Importance: The decline in physical performance that occurs in many older subjects is a strong predictor of falls, hospitalization, institutionalization and mortality. Polyphenols are bioactive compounds that may play a preventive role against physical performance decline due to their antioxidant and anti-inflammatory properties.
Objective: To investigate the association between total urinary polyphenols (TUP) and total dietary polyphenols (TDP) and substantial physical performance decline over a nine-year period among older subjects.
Methods: This longitudinal study included 368 participants aged 65 years or older from the InCHIANTI (Invecchiare in Chianti) study, an Italian population-based cohort. TUP and TDP concentrations were assessed at baseline using the Folin-Ciocalteau (F-C) assay and a validated food frequency questionnaire, respectively. Physical performance was objectively measured at baseline and at nine-year follow-up using the Short Physical Performance Battery (SPPB). A substantial decline in physical performance was considered as a decrease of three or more points in the SPPB score.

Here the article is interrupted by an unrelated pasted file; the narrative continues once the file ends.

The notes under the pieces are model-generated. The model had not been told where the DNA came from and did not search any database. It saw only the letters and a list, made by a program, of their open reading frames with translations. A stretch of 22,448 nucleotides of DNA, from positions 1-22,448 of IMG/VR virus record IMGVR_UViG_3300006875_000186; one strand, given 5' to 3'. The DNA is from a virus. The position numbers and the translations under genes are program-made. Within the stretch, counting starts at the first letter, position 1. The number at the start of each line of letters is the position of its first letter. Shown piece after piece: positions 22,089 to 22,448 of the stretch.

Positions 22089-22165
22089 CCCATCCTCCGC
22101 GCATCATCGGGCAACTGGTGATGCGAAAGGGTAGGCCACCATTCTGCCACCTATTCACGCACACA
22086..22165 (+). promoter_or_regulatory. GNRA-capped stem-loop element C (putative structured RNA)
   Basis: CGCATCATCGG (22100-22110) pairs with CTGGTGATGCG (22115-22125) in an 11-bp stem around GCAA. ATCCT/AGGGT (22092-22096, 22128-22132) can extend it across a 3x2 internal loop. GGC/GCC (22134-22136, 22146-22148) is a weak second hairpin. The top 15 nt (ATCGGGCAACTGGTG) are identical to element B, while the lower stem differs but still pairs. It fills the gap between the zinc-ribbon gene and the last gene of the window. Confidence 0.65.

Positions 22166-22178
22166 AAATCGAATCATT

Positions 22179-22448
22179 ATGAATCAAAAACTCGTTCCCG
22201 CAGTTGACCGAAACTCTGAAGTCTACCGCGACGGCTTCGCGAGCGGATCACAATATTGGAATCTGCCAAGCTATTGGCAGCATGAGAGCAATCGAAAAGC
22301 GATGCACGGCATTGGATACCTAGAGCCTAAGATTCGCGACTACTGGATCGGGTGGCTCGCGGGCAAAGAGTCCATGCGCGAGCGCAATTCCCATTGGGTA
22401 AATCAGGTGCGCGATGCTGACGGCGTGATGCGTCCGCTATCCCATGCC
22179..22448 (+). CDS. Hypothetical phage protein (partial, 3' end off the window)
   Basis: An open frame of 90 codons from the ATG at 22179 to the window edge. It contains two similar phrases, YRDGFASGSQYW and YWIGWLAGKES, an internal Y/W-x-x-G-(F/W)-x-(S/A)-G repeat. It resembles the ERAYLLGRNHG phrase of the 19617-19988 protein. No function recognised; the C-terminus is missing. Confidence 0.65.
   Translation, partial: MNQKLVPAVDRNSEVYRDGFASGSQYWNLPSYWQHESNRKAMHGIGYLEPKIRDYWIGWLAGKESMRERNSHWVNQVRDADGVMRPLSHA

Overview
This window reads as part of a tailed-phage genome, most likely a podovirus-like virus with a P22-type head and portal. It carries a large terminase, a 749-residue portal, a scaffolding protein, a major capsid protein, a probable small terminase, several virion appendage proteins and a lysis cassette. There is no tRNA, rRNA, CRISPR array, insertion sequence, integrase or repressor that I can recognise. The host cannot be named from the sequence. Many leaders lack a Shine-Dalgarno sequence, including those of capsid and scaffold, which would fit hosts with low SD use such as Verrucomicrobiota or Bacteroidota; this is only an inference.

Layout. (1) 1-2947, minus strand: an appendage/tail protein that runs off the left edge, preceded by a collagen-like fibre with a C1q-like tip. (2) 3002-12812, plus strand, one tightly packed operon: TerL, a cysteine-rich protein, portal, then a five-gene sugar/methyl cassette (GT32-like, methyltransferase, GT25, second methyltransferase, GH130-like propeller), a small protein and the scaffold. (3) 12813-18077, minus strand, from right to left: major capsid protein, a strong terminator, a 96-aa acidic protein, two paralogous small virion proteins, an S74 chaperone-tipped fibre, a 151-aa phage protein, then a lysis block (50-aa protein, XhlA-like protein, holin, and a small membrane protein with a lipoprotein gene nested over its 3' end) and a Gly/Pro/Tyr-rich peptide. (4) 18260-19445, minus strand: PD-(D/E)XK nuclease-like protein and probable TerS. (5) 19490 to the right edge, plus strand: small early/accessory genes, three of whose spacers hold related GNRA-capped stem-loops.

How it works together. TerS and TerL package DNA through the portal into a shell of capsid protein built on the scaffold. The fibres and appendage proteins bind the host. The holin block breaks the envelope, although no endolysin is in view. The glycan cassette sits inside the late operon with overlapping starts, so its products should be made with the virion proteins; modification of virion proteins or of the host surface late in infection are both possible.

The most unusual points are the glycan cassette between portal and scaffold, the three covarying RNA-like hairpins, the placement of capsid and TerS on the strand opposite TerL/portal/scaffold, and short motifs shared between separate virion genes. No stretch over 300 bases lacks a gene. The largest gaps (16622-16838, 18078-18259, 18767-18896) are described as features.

Results: At the nine-year follow-up assessment, 71 participants had suffered a substantial decline in physical performance. In the fully adjusted logistic regression model, participants in the highest TUP tertile had a lower risk of substantial decline in physical performance than those in the lowest tertile (OR, 0.40; 95% CI, 0.17-0.93; P trend=0.033). However, no significant association between TDP intake and physical performance decline was observed.
Conclusion: This study shows that high TUP concentrations, a biomarker of polyphenol-rich exposure, were associated with lower risk of substantial decline in physical performance in community-dwelling older subjects over a nine-year period. These results suggest that a polyphenol-rich diet may play a role in protecting against physical performance decline in older people.